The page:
The unexpected emergence of the Transylvanian Tendency in British political life has proved to be the mainstay of innumerable articles and outlandish if ingenious headlines. It has become the staple subject matter of enthusiastic cartoonists who can hardly believe their luck.
This is not a black comedy or an unfathomable instance of English humor, but the ascendancy of Michael Howard to the leadership of Her Majesty’s Opposition and possibly the next prime minister, should Tony Blair’s run of bad luck continue.
Michael Howard ne Hecht is the first professing Jew to lead the Conservative Party, which was not noted in the past for its affection for the Jews.
And why the satanic image? Ann Widdecombe, his articulate second-in-command at the Home Office, which is responsible for internal affairs in England and Wales, memorably commented that her boss had “something of the night” about him. This cutting remark remained and defined Howard – hence the Dracula appellation.
Michael Howard is a product of Margaret Thatcher’s era and best known for being a tough, unloved home secretary under prime minister John Major. He is also credited for being a progenitor of the unpopular Poll Tax in 1990.
Howard was formally acclaimed leader of the Conservatives on November 6 – one day after bonfires and fireworks up and down the land still commemorate Guy Fawkes’s failure to blow up Parliament in the Gunpowder Plot of 1605.
His rise to the leadership represents a remarkable comeback for Howard when it seemed that he was on the verge of leaving politics altogether. Instead, he has been greeted as the savior of the Tories, the man with cabinet experience whose forensic debating skills in Parliament are feared.
After the intervening interregnum of Conservative leaders John Major, William Hague and the unlamented Iain Duncan Smith, Howard is seen a figure of authority around which all Tories can unite and who will lead them on the road to victory.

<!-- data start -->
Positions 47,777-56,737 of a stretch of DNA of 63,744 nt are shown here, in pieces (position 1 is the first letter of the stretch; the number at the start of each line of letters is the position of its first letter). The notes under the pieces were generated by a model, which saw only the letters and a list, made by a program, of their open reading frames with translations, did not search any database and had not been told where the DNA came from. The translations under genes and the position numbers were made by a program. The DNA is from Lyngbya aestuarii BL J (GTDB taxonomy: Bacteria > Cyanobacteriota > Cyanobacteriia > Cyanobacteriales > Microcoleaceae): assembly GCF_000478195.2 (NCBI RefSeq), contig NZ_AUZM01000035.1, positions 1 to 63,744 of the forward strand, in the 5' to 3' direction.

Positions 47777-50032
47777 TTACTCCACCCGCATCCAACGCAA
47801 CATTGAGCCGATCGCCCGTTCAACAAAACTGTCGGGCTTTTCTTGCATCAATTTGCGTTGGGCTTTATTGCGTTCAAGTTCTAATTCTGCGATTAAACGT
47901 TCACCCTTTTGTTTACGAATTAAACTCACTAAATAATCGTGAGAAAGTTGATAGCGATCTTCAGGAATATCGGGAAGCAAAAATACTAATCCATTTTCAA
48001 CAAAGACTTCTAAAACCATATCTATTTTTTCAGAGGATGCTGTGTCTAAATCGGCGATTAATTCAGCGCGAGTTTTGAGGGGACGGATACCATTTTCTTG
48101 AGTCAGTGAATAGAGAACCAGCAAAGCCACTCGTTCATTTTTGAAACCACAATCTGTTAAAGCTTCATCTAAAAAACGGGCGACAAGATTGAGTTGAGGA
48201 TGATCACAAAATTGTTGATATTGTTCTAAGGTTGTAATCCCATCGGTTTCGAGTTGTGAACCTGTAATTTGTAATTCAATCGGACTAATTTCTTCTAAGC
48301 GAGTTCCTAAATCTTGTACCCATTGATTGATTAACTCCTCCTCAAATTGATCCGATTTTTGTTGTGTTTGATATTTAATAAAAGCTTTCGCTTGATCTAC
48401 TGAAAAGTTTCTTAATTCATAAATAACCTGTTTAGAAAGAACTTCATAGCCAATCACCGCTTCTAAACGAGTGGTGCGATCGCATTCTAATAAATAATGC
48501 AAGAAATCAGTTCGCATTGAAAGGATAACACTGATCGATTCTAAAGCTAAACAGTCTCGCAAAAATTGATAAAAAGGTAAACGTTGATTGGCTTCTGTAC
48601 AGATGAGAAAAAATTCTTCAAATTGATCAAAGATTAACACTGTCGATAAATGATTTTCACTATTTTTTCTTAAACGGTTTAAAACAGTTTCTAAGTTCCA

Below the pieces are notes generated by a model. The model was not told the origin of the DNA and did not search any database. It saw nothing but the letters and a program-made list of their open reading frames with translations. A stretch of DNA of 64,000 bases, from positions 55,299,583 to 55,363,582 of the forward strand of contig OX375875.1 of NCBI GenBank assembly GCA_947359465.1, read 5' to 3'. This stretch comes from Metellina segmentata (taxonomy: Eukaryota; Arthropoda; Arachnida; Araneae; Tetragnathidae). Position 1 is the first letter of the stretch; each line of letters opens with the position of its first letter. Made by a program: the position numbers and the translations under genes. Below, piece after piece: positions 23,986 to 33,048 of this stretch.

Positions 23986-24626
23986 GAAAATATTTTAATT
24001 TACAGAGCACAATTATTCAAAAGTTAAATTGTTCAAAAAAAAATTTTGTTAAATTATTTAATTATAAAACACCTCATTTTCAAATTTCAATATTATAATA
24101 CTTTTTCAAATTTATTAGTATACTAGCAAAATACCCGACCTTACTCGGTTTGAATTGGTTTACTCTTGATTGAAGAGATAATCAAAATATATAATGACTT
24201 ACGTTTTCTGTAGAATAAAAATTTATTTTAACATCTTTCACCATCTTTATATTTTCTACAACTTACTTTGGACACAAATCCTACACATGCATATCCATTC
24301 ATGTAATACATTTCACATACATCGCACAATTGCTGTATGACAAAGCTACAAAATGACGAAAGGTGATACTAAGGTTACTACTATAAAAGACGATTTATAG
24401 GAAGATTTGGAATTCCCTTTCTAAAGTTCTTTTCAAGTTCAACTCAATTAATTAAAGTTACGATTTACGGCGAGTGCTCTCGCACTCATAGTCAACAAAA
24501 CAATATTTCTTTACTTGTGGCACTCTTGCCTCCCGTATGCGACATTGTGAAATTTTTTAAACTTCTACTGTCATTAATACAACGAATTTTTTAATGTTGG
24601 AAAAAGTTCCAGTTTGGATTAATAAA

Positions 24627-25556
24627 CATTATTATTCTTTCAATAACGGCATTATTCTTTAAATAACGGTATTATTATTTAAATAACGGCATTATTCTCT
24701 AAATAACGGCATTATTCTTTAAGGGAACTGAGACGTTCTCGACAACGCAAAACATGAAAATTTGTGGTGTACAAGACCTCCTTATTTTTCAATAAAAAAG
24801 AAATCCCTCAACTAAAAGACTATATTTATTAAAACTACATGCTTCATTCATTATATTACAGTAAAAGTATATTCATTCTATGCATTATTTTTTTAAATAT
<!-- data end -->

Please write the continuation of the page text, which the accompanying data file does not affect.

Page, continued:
His father, Bernat Hecht, left Romania as a penniless 22-year-old in 1939. He became the hazan (cantor) of the synagogue in Llanelli in Wales and changed his name to Bernard Howard.
His son Michael went to Cambridge University, became a young Turk in the Conservative Association, graduated as a successful barrister and was then elected to Parliament. In the 1970s he married the non-Jewish Sandra Paul, a glamorous model – her fourth marriage, his first. A rags- to-riches soap opera to captivate the ordinary citizen – and to suggest what could be if you really apply yourself.
Significantly, it has been the Conservatives who have voted for both the first woman and now the first member of an ethnic minority to head a British political party. Labor and the Liberals, who loudly proclaim egalitarianism, are nowhere in sight of achieving such goals.
We have learned that the young Howard read as his bar- mitzva portion Pinhas and that he taught in the local heder. Yet until recently Howard maintained a privatized Jewishness. True, he occasionally frequented Jewish organizations and joined the Conservative Friends of Israel, but he was perceived to be a Jewish Englishman rather than an English Jew.
On the other hand, although not shomer Shabbat, he is not an incidental Jew.
Will Jews vote for him – as one of their own? In the 1960s there were nearly 40 Jewish MPs in the British Labor Party; now there are a mere handful. This reflects the social mobility of the Jews, perhaps.
Yet there is no Jewish vote. Jews in poor areas tend to vote Labor while the majority who have moved up the socioeconomic ladder vote Conservative or Liberal. Jews, like non-Jews, often vote according to their pocket.
Perhaps the reason for the Jewish unease at the coronation of Michael Howard is that he is unwittingly representative of a community in transition. He is a Jew who this year preferred the synagogue on Yom Kippur to the Conservative Party Conference, yet whose son has embraced Jews for Jesus.
The real model for Michael Howard may be Sir Herbert Samuel. As High Commissioner for Palestine and the true author of the 1922 Churchill White Paper, Samuel was still pro-Zionist, but his true adherence – as history has shown – was to the British Crown and the Liberal Party.